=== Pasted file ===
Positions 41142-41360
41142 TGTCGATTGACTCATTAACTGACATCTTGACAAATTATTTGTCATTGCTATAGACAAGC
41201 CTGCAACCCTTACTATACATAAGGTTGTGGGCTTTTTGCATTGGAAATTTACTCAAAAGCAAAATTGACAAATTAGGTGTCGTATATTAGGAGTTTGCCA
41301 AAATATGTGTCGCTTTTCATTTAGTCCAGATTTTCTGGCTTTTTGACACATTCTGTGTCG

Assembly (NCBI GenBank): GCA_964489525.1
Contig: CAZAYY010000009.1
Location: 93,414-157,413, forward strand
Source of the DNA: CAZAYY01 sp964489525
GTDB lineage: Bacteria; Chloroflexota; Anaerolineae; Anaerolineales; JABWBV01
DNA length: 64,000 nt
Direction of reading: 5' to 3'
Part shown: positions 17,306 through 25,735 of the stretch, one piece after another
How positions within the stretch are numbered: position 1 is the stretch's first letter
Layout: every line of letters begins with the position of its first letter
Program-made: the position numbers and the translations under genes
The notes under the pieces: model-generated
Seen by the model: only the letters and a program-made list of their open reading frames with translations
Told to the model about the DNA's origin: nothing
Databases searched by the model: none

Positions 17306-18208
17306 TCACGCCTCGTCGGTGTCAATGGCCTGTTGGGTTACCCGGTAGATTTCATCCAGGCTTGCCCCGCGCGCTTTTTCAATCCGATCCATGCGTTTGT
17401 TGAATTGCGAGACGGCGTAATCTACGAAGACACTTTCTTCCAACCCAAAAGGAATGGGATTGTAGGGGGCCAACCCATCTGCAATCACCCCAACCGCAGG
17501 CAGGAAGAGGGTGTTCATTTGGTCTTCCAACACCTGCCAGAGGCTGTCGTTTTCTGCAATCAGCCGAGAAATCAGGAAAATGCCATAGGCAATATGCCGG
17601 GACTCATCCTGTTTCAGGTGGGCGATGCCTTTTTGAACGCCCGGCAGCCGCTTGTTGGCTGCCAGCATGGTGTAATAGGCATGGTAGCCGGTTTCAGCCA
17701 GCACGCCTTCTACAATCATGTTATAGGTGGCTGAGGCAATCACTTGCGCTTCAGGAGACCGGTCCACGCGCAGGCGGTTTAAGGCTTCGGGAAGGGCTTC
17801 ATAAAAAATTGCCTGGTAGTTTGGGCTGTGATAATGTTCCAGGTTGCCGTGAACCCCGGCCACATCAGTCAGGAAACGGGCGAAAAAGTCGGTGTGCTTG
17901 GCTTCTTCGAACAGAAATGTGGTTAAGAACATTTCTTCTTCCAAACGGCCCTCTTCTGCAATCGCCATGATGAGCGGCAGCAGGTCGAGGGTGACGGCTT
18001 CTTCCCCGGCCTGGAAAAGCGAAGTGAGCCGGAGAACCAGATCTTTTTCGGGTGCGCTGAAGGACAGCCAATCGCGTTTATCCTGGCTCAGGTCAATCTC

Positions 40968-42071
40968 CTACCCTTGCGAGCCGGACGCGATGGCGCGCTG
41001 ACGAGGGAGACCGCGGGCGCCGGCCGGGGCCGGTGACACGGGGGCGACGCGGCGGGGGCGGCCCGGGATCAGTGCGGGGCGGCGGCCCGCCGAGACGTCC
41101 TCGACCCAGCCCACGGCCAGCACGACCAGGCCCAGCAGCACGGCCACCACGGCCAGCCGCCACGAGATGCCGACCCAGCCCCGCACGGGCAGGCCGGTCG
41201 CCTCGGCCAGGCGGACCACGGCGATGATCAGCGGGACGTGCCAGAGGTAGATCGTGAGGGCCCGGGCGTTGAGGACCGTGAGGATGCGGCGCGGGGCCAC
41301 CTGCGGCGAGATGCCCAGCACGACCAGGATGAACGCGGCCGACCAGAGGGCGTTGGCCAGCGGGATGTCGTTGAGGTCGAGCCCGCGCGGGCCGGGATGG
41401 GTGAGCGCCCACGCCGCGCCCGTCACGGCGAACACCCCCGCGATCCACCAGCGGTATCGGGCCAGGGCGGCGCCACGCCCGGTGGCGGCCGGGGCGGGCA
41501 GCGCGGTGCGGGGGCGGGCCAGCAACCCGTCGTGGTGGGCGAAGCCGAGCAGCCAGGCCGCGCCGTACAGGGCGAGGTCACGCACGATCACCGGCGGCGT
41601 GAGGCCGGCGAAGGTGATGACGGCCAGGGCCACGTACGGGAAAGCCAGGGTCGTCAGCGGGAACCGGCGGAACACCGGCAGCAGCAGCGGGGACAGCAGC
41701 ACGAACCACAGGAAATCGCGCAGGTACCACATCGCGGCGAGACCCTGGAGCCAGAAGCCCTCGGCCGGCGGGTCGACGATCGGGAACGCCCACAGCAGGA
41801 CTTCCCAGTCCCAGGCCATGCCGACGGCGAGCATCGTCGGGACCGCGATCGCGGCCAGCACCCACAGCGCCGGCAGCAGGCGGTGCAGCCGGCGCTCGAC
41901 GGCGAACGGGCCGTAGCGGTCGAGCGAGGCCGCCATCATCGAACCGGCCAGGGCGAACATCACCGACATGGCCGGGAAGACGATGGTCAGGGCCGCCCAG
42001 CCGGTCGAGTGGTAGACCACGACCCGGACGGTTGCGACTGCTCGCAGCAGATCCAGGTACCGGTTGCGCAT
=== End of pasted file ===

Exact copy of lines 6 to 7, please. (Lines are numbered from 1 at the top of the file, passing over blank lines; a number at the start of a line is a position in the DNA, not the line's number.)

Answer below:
Contig: CAZAYY010000009.1
Location: 93,414-157,413, forward strand